Water Based Vs Oil Based Paint

A common question asked is: which is better, water based vs oil based paint?

Although there is no right and wrong answer to this and it’s all down to individual preference, we delve deeper in to the main pros and cons of each choice.

We compare the two main type of paints you can purchase.

Paint Technology

Owing to research and development of water based paints it has developed significantly in the past twenty years.

This is mainly due to legislation brought in to reduce VOC content that paints can give off.

When this legislation was brought in water based paints tended to be very thin and would take a lot of coats before getting the relevant thickness.

Obviously painters and decorators as well as DIY users were less than impressed with water based solutions as they entered the market.

This perception still holds true for a lot of users who are reluctant to try newer paints.

Paint manufacturers are constantly researching and developing their paint lines.

This is resulting in some quality water based products that will rival oil based paints in terms of application, durability and longevity.

oil based vs water based

Benefits and Disadvantages

Oil Based Benefits

  • Mostly resistant to moisture
  • Durable, good for wear and tear
  • Easy to clean glossy finish
  • Retains shine for long period
  • Easy to apply
  • Smooth finish

Oil Based Disadvantages

Water Based Benefits

  • Quick Drying times
  • Easy to clean rollers and brushes afterwards
  • Virtually no scent
  • Good for painting external areas
  • Better for environment
  • Not as thick as oil based paints

WB Disadvantages

  • Because it is fast drying there is no play in the paint
  • May require a few coats
  • To completely harden takes time
  • Don’t work well in low temperatures
  • Needs average temperatures, not too hot or cold

Oil Based Paints

Oil based paints were favourable with painter and DIYers as quite simply they were the only paint options.

The main positives of oil based are that they stay wetter for longer which enables any mistakes in the painting like brush marks to be rectified.

They can also be rubbed down in between coats and this enables layers of gloss to get a shiny and sophisticated finish.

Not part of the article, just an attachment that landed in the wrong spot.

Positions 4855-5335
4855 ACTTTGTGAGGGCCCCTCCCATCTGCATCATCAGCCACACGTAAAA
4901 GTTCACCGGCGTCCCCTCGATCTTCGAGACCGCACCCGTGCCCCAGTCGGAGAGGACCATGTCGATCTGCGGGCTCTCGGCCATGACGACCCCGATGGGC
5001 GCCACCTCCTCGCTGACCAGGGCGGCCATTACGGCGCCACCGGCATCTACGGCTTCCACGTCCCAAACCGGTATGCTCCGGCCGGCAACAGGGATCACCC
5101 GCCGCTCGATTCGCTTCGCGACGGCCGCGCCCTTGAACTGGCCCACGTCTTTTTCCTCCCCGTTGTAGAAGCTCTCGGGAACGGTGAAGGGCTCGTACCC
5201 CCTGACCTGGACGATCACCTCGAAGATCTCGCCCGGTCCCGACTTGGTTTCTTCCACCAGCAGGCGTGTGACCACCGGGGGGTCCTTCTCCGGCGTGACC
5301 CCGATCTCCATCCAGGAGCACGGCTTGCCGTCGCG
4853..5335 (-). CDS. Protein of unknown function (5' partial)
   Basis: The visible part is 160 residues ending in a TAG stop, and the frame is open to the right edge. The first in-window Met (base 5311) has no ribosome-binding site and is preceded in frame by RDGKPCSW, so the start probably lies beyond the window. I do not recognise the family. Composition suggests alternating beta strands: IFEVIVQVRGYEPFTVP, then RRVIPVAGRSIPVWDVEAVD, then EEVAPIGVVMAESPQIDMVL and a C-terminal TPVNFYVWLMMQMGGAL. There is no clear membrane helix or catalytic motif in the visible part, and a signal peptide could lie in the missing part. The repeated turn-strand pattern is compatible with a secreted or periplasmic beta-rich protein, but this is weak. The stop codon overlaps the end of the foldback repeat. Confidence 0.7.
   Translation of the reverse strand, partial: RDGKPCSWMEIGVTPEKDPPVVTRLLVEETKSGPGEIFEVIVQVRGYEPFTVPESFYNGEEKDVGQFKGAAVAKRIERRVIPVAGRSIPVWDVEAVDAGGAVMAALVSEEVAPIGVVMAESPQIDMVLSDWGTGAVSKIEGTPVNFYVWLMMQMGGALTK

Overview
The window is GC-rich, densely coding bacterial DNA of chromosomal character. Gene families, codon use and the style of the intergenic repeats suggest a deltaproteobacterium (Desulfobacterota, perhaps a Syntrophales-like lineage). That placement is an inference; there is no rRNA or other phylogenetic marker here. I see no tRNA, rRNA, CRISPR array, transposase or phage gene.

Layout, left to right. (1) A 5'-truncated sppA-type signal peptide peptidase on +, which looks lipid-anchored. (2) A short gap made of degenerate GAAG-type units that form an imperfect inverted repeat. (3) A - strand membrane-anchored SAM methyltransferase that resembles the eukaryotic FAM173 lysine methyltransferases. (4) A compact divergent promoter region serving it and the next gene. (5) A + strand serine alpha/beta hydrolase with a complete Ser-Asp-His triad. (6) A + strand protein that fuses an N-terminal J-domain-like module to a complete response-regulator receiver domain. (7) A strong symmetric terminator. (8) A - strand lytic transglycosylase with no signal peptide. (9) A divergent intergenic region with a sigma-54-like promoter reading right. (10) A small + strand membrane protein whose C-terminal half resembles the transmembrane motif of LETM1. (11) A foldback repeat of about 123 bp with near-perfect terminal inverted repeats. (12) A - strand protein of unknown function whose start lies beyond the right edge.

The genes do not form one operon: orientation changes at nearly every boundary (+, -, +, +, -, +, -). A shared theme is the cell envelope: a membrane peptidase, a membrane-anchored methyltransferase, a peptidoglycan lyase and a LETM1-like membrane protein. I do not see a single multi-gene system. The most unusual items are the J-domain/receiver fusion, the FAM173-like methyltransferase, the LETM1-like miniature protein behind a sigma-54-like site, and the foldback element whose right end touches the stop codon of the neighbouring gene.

The famous door at ten Downing Street is an example of this.

oil based paint on door at 10 Downing Street

Water Based Paints

More environmentally friendly than its oil based alternative, water based has seen a dramatic increase in products.

Main positives as listed above are that they are environmentally friendly, easier to wash out and clean up, low odour, dry fast.

Although the paint technology has improved no end, there still are some problems

Adhesion issues

Using water based products over the top of oil based products doesn’t tend to end well.

Oil and water don’t mix, an experiment you try in school explains this problem.

If surfaces aren’t prepared adequately then the paint is most likely to fail, peel away, and chip off.

This is due to a water repellant barrier that the oil produces after it has cured off.

The solution: To make a water based paint stick over the top of older oil based coats is to ensure that the substrate is keyed properly.

The best way to key is to lightly sand back the existing coat with sandpaper or scotchbrite.

Temperature

Temperature plays a big factor in the drying and curing time of water based paints.

Water based paints tend to dry off quickly if temperatures are adequate but if it is too cold then it may have problems curing off and subsequently adhering.

Similarly if the paint is applied in warm conditions it may cure too quickly.

Our advice: Always check the manufacturers data sheets to see the temperature ranges to apply the paint. If in doubt, wait or use another suitable product.

Conclusion

Water based paints have been developed and come on a long way in the past ten years.

Thats not to say that oil based products still don’t have their place as there are certain times where it will be the better solution.

Paint manufacturers are constantly tinkering with the ingredients of their products, sometimes for the good and sometimes for the bad.

How do I choose? Go on recommendations, apply the paint and once you are happy with a product, stick with it until they change it again!

Further Reading

The Best Gloss Paint- Water based and Oil based

The Toughest Interior Paints